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Flashcards in Summary & Indictable Offences Deck (24)
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What are the 3 categories of offences?

1. Summary offence
2. Indictable offence
3. Hybrid/elective offence


What is a summary offence?

- Usually less serious offences such as traffic offences and petty crime
- Tried by a judge alone
- If you are charged with a summary offence you do not have the right to have a trial by jury
- Usually proceed through the justice system much faster than indictment
- Max penalty of two years imprisonment
- the statute that creates the offence must clearly say that it can be dealt with summarily. If it does not, then the offence is indictable


What is an indictable offence?

- More serious offences e.g. murder
- Require a trial by judge and jury
- If you are charged with an indictable offence and choose to plead ‘not guilty’, you are guaranteed the right to a trial by jury


What is a hybrid/elective offence?

- indictable offences that allow the accused to choose whether to have the matter dealt with summarily i.e. the accused can choose not to have a trial by jury and have the matter dealt with by a judge alone


Where are indictable offences heard?

Supreme Court (murder and treason) or
District Court (manslaughter)


What is the benefit of having a matter dealt with summarily?

The matter may be resolved much faster than if you have a jury trial


Where can the classification of 'indictable' offences to ‘hybrid’ offences be found?

Criminal Procedure Act 1986 (NSW) Schedule 1: Tables 1 & 2


What are the two tiers of justice?

1. Summary hearings
2. Trial upon indictment


What are Table 1 offences?

- More serious elective offences
- both Prosecutor and Defendant have the power to elect to proceed on indictment
- s 260(1) CPA


What are Table 2 offences?

- less serious elective offences
- only Prosector has power of election
- s 260(2) CPA


Why would a Defendant not elect to proceed to trial on indictment?

- It disadvantages them
- Exposes an individual to a higher maximum penalty


Why would a Defendant elect to proceed to trial on indictment?

Really want to be tried by a jury which isnt available in DC


What factors might influence the Prosecutor in deciding whether or not to elect for a trial on indictment?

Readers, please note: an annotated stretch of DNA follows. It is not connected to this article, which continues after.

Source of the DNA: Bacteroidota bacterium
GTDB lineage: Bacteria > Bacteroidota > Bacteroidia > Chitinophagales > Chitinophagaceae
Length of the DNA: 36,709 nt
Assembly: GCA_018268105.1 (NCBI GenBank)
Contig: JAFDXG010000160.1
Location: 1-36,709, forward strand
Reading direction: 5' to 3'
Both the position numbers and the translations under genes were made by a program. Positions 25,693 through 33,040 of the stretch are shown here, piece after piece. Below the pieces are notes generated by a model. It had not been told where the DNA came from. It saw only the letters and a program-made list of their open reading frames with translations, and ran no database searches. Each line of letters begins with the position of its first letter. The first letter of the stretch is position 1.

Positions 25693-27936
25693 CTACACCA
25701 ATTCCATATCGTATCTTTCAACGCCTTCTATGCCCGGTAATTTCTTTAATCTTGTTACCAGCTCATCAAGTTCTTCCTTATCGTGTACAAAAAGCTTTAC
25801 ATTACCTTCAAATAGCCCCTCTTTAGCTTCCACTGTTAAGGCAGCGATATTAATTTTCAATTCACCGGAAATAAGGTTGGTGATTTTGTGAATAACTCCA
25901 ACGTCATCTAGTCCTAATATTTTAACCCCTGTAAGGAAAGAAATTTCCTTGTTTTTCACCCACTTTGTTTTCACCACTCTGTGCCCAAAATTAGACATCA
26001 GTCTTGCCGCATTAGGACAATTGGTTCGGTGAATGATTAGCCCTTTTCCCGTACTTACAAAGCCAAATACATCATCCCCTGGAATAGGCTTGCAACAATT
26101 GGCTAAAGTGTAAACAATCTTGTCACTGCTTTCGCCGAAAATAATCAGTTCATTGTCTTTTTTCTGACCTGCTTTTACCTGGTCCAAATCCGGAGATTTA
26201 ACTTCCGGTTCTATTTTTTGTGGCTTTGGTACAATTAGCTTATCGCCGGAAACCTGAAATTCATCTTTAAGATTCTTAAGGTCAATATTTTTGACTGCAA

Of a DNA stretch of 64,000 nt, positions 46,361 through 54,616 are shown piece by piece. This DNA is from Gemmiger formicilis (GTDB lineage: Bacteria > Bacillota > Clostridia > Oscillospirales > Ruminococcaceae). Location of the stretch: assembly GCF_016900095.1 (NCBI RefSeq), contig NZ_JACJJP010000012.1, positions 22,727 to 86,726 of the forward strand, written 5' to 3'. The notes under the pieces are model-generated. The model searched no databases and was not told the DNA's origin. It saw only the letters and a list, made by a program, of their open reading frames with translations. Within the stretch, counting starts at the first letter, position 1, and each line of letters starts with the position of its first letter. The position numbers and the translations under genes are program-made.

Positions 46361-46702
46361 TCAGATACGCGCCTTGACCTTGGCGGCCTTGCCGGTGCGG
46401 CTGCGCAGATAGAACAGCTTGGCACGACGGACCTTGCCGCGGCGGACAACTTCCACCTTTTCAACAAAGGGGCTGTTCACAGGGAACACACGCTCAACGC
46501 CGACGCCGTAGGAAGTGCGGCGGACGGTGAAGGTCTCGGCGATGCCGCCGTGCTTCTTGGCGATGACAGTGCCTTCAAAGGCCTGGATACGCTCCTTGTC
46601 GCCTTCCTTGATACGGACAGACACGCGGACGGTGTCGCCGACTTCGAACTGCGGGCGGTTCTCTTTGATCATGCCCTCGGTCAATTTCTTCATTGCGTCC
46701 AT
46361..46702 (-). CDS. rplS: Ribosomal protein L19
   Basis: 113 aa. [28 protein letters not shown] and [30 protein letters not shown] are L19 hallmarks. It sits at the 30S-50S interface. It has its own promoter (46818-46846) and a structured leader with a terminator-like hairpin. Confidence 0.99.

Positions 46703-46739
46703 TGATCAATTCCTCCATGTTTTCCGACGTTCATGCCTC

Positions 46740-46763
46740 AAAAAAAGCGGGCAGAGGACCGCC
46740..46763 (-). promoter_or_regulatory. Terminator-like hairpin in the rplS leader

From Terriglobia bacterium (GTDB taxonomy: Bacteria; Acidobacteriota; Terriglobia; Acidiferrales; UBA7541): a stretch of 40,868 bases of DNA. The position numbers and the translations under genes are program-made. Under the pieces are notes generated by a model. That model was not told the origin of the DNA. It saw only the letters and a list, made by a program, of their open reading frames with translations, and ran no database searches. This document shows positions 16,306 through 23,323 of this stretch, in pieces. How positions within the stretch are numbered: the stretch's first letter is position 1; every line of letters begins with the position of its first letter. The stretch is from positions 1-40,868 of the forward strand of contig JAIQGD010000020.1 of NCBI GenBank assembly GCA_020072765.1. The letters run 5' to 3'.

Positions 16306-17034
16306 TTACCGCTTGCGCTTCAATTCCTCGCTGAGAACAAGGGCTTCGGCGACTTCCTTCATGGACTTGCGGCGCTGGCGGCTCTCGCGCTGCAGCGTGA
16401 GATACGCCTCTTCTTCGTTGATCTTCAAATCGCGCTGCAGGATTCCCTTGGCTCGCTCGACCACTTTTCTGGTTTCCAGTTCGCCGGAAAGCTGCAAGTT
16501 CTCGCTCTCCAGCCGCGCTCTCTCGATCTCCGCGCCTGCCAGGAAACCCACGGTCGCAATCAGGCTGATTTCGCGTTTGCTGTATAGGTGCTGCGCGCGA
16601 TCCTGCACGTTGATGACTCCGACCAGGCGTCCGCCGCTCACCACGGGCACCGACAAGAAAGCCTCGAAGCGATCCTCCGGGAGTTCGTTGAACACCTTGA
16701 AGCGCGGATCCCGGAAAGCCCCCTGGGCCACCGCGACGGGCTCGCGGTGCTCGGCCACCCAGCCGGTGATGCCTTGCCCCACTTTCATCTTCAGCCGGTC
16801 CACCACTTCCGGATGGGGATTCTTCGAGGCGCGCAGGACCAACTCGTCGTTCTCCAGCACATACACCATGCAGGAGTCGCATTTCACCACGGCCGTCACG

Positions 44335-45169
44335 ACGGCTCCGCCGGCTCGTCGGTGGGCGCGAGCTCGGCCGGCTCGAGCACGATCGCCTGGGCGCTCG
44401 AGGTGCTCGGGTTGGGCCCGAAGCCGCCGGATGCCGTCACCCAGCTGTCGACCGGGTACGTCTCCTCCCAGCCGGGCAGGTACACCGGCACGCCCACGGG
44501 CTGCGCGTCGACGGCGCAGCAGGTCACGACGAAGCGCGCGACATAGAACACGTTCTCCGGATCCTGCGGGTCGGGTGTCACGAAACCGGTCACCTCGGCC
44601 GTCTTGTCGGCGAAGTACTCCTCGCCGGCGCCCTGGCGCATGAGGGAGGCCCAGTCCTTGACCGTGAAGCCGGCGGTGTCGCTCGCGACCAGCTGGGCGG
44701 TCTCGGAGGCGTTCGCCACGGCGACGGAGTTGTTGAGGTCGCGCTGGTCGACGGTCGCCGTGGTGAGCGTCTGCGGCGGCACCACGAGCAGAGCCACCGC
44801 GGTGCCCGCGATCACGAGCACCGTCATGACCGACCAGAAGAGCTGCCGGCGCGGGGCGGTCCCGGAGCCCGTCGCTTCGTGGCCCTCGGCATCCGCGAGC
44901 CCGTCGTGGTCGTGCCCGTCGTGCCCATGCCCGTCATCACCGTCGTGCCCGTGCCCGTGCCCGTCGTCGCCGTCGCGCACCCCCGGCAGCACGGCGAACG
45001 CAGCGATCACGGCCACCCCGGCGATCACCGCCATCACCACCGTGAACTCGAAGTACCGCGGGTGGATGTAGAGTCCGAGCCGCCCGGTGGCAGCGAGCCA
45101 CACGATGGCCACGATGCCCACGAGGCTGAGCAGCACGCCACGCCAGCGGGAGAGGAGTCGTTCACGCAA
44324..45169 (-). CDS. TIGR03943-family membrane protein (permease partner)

1. The seriousness of the offence
2. The penalty available to the court


Features of summary hearings

- expedient for efficient enforcement of statutory regulations
- maintenance of quiet and good order of society
- presided over by magistrate


Who presides over summary hearings?



Features of trial by indictment

- highest crimes, gravest liabilities
- formally and solemnly determined in procedure
- judge and jury


Who is the decision-maker in a trial by indictment?

Judge and jury


'Reckless grievous bodily harm' under s 35(2) of the Crimes Act 1900 (NSW) is which type of offence?



Your client has been charged with breaking out of a house after stealing property valued at $40,000 under s 109(1) of the Crimes Act 1900 (NSW). Your client is a high profile business person with a gambling problem and wants a trial with the least formality possible to minimise adverse publicity and damage to their career. However, the prosecution considers that the value of the property stolen means that the charge should not be dealt with summarily. Will your client be able to have the matter dealt with summarily?

No. The prosecutor has the power to elect to have the matter dealt with on indictment under s 260 CPA and wants the matter dealt with on indictment.


Your client has been charged with stalking and intimidation in accordance with s 13 of the Crimes (Domestic and Personal Violence) Act 2007 (NSW). The prosecutor believes this offence should be heard summarily. Which of the provisions listed below provides the correct citation for the maximum penalty that can be imposed in this offence if it is heard summarily?

Criminal Procedure Act 1986 (NSW) s 268


True or False
In a criminal trial if the defence raises the defence of mental illness, the defence carries the persuasive burden on the balance of probabilities



In a criminal trial, prosecutors' pleadings are also known by:

Indictments or Court Attendance Notices


The adversarial justice tradition is characterised by....

Party determination of the issues to be contested


The key legal authority for the principle of a fair trial is...

Dietrich v The Queen (1992) 177 CLR 292